The origin of elements made by the rapid neutron-capture process (r-process) is not fully understood. Different sources have been proposed, e.g., core-collapse supernovae and neutron star mergers. Old metal-poor stars carry the signature of the astrophysical r-process source(s). Europium is the most indicative element to trace the r-process production, since it is mostly made by the r-process and it is easy to observe compared to other heavy r-process elements. In this work we simulate the evolution of europium in our Galaxy with the inhomogeneous chemical evolution model ICE, and we compare our results with spectroscopic observations. We test the most important parameters affecting the chemical evolution of the r-process element Eu: (a) for neutron star mergers the coalescence time scale of the merger and the probability to experience a neutron star merger event after two supernova explosions occurred and formed a double neutron star system ) and (b) for the sub-class of magneto-rotationally driven Supernovae (Jet-SNe, their occurrence rate compared to standard supernovae ). The main results can be summarized as follows. The observed [Eu/Fe] pattern in the galaxy can be reproduced by a combination of neutron star mergers and magneto-rotationally driven supernovae as r-process sources, while neutron star mergers alone seem to set in at too high metallicities. Jet-SNe provide a cure for this deficiency at low metallicities. Furthermore, we confirm that local inhomogeneities can explain the observed large spread in the europium abundances at low metallicities. We also predict the evolution of [O/Fe] to test whether the spread in alpha-elements for in- homogeneous models agrees with observations and whether this provides constraints on supernova explosion models and their nucleosynthesis.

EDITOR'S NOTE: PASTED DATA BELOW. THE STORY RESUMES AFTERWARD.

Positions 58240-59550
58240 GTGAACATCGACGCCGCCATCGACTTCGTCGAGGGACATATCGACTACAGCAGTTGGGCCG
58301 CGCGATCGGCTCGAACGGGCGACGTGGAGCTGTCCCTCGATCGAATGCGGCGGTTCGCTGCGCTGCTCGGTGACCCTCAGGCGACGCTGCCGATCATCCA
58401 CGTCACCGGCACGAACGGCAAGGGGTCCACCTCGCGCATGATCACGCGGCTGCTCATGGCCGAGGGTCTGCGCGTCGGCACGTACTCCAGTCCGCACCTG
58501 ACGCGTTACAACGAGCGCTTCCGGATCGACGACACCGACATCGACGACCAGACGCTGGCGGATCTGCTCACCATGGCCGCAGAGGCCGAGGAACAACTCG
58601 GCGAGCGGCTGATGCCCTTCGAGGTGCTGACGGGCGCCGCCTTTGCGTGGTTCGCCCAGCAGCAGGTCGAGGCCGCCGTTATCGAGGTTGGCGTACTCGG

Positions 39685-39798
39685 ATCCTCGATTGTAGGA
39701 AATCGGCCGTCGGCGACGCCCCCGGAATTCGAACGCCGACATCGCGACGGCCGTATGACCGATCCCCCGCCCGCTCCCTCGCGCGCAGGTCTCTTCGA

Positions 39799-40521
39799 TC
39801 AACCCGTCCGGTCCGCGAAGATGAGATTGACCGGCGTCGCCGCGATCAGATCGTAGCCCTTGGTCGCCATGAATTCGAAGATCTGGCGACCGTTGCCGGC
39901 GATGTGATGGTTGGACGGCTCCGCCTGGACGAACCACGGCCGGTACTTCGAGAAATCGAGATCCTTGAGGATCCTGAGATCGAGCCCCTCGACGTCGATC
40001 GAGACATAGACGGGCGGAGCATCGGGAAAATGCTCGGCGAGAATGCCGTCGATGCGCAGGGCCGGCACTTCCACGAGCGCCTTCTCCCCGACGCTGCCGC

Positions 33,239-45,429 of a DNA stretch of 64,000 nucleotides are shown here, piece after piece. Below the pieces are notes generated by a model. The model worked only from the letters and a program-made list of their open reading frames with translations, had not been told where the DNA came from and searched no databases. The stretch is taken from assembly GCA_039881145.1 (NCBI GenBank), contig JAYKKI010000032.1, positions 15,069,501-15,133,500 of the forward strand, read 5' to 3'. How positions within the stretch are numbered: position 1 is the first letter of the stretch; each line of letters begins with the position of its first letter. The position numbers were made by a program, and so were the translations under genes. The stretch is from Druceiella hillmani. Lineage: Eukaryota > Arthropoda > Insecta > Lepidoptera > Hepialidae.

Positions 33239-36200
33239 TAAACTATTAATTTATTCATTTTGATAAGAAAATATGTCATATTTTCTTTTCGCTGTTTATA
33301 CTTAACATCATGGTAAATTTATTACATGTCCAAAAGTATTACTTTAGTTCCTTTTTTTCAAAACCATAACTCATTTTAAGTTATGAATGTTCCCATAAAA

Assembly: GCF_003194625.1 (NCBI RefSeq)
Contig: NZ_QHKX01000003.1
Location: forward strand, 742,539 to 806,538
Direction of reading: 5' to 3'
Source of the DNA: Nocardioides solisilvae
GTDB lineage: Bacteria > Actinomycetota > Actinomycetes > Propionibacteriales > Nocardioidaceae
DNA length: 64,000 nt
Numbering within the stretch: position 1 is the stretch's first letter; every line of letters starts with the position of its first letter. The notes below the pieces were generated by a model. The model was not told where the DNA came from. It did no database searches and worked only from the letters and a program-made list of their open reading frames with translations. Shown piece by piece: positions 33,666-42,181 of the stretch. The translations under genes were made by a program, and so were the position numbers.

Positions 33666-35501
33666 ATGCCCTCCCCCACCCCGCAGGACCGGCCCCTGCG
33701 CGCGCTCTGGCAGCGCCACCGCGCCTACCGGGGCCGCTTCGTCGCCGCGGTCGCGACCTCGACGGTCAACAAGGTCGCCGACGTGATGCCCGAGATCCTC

B. Wehmeyer, M. Pignatari and F. Thielemann
Mon, 2 Feb 15